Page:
We love our cats so much that we often tend to attribute human emotions and actions to them.
We’re convinced our cats can understand what we’re feeling, and we consider our furry friends to be intelligent, sensitive, cautious, outgoing — all the same conditions we might say about our human companions, as well.
But what about physical things?
We know our cats can get sick as we do, be tired an equal amount, but where do the similarities end?
For example, hiccups are a reasonably common occurrence in humans, nothing to be cause for concern.
But can cats get hiccups? And if so, how common are they?
This blog post will cover everything you need to know about cat hiccups, why they happen, and more.
Let’s jump right in!
Can Cats Get Hiccups? Here’s the Truth!
What many people don’t know is that cats can have hiccups.
Regardless of whether your cat is irritable or unpleasant or not, there is a slight chance that your hiccups are related to asthma or allergies.
Hiccups are very common in cats and kittens and are similar to the way humans get them.
A sudden contraction of the diaphragm causes a hiccup in a cat. Hiccups are more common in kittens than in adult cats and can be caused by overeating or eating hairballs.
Hiccups are most common in young kittens and older cats, but regardless of your cats’ age, shape, or size, it can be worrying when you experience your cat having hiccups for the first time.
More About Kitties and Hiccups: Is It Time to Go to the Vet?
If your cat has more hiccups than usual, you should take her to the vet to figure out what’s going on.
As with any cat disease, it depends on identifying the cause as early as possible to figure out how to overcome it. There is no known method to prevent hiccups in humans, at least not yet, and there is not even a safe, known method to avoid hiccups in cats!
Unlike humans, dogs, horses, rats, and humans in utero, kittens, and cats can develop hiccups.
In contrast to hiccups in humans, which occur frequently and can be solved with various home therapies, they occur less frequently in cats and are associated with severe diseases.
Why Does My Cat Have the Hiccups? Possible Explanations
Cats, like humans, have diaphragm muscles that contract to respond to irritation, leading to hiccups. This behavior can cause your cat to swallow additional air pockets, which causes cramps in the diaphragm, leading to hiccups.
When a cat swallows air, it can swallow so much air that it gets hiccups, gets sick in the stomach, and vomits.
- Cats can get hiccups if the dreaded ball of hair irritates the throat. When cats try to remove the fur from their throat, irritation and hiccups can be side effects.
- Emotional distress is often associated with hiccups in cats. Separation anxiety, emotional pain, anxiety, panic, or any type of stress can cause your cat to experience hiccups. Anxiety can cause hiccups in humans, but cats can also experience this.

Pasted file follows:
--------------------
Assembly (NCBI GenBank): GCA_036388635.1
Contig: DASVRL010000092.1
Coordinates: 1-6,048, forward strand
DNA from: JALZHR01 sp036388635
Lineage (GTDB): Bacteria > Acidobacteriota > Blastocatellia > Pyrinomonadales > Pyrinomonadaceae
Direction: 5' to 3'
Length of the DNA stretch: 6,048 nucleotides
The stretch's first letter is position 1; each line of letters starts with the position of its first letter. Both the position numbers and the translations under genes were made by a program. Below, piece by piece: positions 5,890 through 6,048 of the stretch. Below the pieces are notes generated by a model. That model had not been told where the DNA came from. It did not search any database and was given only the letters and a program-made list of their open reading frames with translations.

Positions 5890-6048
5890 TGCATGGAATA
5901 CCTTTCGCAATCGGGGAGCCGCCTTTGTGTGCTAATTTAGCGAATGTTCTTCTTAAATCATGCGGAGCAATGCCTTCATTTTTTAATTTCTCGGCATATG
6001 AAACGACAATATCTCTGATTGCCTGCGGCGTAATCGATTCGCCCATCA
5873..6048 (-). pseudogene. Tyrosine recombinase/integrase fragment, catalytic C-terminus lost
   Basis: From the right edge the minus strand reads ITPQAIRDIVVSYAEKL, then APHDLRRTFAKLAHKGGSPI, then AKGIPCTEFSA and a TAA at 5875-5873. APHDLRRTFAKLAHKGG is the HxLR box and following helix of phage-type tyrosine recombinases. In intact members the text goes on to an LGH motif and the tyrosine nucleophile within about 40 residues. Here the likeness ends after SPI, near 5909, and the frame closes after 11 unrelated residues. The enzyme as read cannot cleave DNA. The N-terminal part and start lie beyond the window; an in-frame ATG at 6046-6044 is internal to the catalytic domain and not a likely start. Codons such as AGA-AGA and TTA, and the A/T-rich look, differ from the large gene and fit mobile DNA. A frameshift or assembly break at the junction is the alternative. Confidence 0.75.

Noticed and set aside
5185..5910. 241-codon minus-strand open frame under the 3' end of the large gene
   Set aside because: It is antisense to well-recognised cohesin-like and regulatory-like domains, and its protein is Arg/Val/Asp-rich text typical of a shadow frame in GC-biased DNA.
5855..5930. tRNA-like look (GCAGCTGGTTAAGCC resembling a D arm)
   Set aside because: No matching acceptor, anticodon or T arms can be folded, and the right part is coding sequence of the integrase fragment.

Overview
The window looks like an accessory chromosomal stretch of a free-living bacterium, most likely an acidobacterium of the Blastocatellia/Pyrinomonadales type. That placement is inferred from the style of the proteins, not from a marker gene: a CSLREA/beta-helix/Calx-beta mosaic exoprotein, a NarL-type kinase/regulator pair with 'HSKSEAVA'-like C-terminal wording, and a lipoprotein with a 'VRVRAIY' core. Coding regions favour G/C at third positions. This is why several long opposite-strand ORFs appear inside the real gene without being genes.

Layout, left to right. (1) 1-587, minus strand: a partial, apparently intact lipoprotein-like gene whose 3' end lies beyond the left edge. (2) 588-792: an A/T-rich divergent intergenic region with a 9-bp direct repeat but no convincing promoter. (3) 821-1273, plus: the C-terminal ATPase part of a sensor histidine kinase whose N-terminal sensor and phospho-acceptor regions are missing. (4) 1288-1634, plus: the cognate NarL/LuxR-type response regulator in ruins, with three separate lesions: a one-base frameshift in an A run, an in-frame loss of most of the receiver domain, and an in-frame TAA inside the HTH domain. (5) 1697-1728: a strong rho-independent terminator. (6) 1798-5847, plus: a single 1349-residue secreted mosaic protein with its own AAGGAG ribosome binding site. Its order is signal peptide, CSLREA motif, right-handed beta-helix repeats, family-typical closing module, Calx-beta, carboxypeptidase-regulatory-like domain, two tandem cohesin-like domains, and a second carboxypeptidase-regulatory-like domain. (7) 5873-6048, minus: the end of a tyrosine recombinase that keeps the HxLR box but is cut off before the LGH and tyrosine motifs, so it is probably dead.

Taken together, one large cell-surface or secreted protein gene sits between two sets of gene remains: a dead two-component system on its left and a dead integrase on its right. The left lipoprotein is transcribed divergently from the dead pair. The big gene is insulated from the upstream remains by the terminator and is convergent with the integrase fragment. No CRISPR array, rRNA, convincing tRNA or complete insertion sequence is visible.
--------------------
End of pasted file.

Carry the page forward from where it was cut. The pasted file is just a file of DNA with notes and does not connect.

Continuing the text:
- If a cat is sick, whether it suffers from allergies, cat-like vomiting or diarrhea, or an illness like cat cancer, it can get hiccups.
If your cat is a kitten, there is generally no need to worry, but kittens tend to swallow more air than food, which can cause squeaking and hiccups.
Frequently Asked Questions About Cat Hiccups!
Some people have many questions when it comes to cat hiccups. In this section of the article, we’ll cover some commonly asked questions on the topic.
Let’s get started!
What do I do when my cat has hiccups?
Normally, pet parents don’t need to do anything if your cat occasionally gets hiccups because they usually resolve on their own.
If the hiccups last longer than one day, or if they’re severe, if the hiccups happen daily, or are accompanied by additional signs of sickness, including vomiting, drooling, weight loss, loss of appetite, seizures or tremors, or lethargy, then we recommend intervention.
What are the hiccups signs for?
Hiccups signify that something has caused the diaphragm to spasm.
Occasional hiccups are typical in cats of all ages.
Hiccups in older cats can be due to many things, including gulping air from eating too fast, hairballs, intestinal parasites, heartworm disease, feline asthma, heart disease, cancer, food allergies, or ingestion of a foreign body.
Are hiccups be harmful?
Cat hiccups can also be caused by intestinal parasites, heartworm disease, feline asthma, heart disease, cancer, food allergies, or foreign body ingestion.
Some owners have reported chronic episodes of seizures due to constipation after feeding these very hungry animals for long periods without any need for solids with no change during the entire period of bowel movement.
Here’s the Deal: Can Cats Get Hiccups?
Hiccups are a reasonably common occurrence in cats, nothing to be cause for concern.
There is no known method to prevent hiccups in cats, at least not yet, and there’s no safe way to avoid them.
Hiccups can be caused by asthma or allergies.
A cat can get hiccups, gets sick in the stomach, and vomits when it swallows too much air. However, if hiccups are chronic or accompanied by other signs of sickness, it’s best to take your feline friend to the vet.
Do you have any questions or concerns? Feel free to leave them in the comments, and we’ll get back to you as soon as possible.